Enter a showroom and glance at the car of your dreams. You probably can't even see a speck of dust on the polished paint. Open the door and you'll get a whiff of that new car smell, taking you back to the first time you ever sat in a brand-new car. You slip into the leather upholstery, run your hands across the sport-fitted steering wheel, put your hand on the gear shift, and imagine you're driving fast down a narrow road on a summer day.
Then the salesman comes around and tells you it can be yours for only $349 a month. It's a deal!
Wait just a moment, Speed Racer. Step out of your dream world for a second, and reconsider the costs.
A vehicle is a major purchase. Sometimes it makes a lot of sense to get a loan for a big purchase, like a house or even a college education. But, unlike your humble abode or the degree hanging on your wall, purchasing a car is not an investment.
When you buy a home or go to school, you're putting money and effort into something you expect will increase in value over time. Your house's value, if all goes according to plan, will increase before you sell. Your earning power will increase with investments in your skills.
A car, on the other hand, starts to lose value the moment you drive it off the lot. When you borrow money to buy a car, you're paying interest for the privilege of owning something that becomes less valuable while you're still paying for it.
Auto loans have become so common, it may not have even occurred to you that you can buy a car without one. It's true that interest rates for auto loans have been relatively low in recent years. Bankrate reports that the current average rate hovers around 6.88% for a three-year loan. But, why pay any interest on a purchase that will start losing value so quickly?
So, while the salesperson will be whispering sweet nothings about low monthly payments into your ear, it's up to you to figure out the true cost of your vehicle. Some things to consider:
If you're perfectly happy with your little jalopy, start saving now to purchase the next one. It's inevitable that eventually you'll find yourself in the market for a different vehicle, whether new or used. Put some money aside early and you won't be as panicked when the transmission finally falls out of your old clunker. You may even be able to pay for the entire thing up front.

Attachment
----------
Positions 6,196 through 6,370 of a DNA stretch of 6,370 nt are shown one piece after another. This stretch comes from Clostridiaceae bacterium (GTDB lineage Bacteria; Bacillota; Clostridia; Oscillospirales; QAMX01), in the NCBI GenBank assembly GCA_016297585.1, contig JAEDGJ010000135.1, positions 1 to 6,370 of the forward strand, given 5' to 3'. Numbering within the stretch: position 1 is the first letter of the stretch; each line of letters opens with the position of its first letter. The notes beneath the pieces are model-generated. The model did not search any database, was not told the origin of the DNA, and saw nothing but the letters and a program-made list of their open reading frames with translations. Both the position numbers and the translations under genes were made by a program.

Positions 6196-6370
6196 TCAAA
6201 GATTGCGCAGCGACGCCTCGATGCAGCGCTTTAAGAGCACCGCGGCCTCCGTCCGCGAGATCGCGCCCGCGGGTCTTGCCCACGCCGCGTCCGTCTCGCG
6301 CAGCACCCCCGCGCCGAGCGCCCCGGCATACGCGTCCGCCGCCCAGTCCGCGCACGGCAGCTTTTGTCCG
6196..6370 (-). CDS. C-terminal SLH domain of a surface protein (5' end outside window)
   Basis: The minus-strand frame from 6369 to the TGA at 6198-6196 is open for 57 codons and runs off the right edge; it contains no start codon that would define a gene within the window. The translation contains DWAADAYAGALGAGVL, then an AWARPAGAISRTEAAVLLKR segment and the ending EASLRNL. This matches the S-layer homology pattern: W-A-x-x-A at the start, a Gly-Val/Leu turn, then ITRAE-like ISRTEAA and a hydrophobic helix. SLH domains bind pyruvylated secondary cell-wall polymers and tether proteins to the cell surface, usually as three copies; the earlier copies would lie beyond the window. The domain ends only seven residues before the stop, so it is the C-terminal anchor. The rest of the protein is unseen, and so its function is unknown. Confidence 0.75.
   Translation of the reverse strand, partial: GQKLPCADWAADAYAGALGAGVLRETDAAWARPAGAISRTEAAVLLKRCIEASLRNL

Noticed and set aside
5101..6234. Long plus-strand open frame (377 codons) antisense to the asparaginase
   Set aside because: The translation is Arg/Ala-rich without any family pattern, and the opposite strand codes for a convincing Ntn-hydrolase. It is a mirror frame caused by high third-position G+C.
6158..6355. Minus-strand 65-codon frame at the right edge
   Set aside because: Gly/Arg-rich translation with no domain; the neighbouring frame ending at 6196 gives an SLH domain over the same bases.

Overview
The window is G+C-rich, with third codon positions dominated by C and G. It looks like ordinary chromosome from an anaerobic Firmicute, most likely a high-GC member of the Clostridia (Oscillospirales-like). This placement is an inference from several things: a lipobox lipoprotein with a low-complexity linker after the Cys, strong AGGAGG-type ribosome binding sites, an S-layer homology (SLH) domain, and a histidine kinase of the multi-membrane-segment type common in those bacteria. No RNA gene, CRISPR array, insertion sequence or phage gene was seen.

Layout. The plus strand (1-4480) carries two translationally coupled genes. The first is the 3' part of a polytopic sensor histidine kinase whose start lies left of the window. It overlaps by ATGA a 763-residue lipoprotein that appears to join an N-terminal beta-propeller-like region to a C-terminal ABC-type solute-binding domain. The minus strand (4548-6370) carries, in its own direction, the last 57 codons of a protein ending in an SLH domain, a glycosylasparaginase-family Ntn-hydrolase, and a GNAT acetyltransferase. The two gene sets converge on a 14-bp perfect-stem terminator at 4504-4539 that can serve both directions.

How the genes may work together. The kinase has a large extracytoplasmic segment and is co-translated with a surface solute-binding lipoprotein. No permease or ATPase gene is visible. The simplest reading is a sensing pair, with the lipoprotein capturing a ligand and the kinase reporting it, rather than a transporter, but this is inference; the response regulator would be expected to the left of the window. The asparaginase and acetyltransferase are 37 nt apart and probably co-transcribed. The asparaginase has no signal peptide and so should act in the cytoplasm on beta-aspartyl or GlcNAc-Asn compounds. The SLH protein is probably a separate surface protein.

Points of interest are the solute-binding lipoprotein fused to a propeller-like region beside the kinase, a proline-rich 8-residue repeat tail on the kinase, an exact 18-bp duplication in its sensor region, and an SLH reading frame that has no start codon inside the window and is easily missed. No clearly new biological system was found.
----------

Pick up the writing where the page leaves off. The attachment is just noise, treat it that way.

One easy way to start this project is to finish paying off your current car loans, then take that same payment and put it in a savings account each month. The money has already been worked into your budget, so you won't feel the pinch. You can also use this stash of cash for any unexpected car repairs or to pay your insurance deductible, just in case you're in an accident.
If you know you'll soon be in the market for a new vehicle, start saving as much money as possible for a down payment. Even if you have to finance part of the purchase, you'll do better off in the long run if you pay as much as possible up front. You might even decide you can find a decent used car for the amount you've squirreled away for the down payment.
Just for fun (I have some idea of fun, don't I?), play with the auto calculators here at The Motley Fool. Estimate how much money you can expect to pay in interest over the life of your loan. Or, look to the depreciation calculator and estimate the loss in your car's value over its expected life. Any of these numbers getting you a little irritated? Use the mathematics to motivate yourself into throwing an extra few dollars at your car payment each month and pay it off faster.
Some cars lose value faster than others. Often the biggest dip comes during the first year, so buying a newer pre-owned car may be a better idea than buying new. If you're the type who just must have a new car, do a little research into resale values.
One source, the Kelley Blue Book, annually lists the cars with the highest resale value. If the vehicle fits your needs, it may be a great pick when it comes to both buying and selling. That may be evidence of the car's popularity, reliability, or both.
For 2007, Honda's Acura TSX and Honda Civic captured the top spots, as did BMW's MINI Cooper. If you're looking for something sporty, GM's Pontiac Solstice also made the top 10 list. Among rankings by category, Toyota's Tacoma ranked highest among pickup trucks. Of course, resale value isn't the only reason to buy a car. The best resale value may differ in your local market.
While you're pondering all these ideas, ask yourself whether you really need a new car. I mean need, not just desperately want. If the answer's yes, then ask yourself the same question about the myriad bells, whistles, and electronic gizmos you can get for your vehicle. Each one adds to the cost, and each can really add to the cost if you're financing the purchase by borrowing.
Take a spin through some of these articles, too:
- Car Buying: Get the Best Price
- Steer Clear of These 4 Car-Buying Cons
- Tips for Dealing With Car Salespeople
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Fool contributorMary Dalrympledoes not own stock in any company mentioned in this article, and she welcomes your feedback. The Fool has adisclosure policy.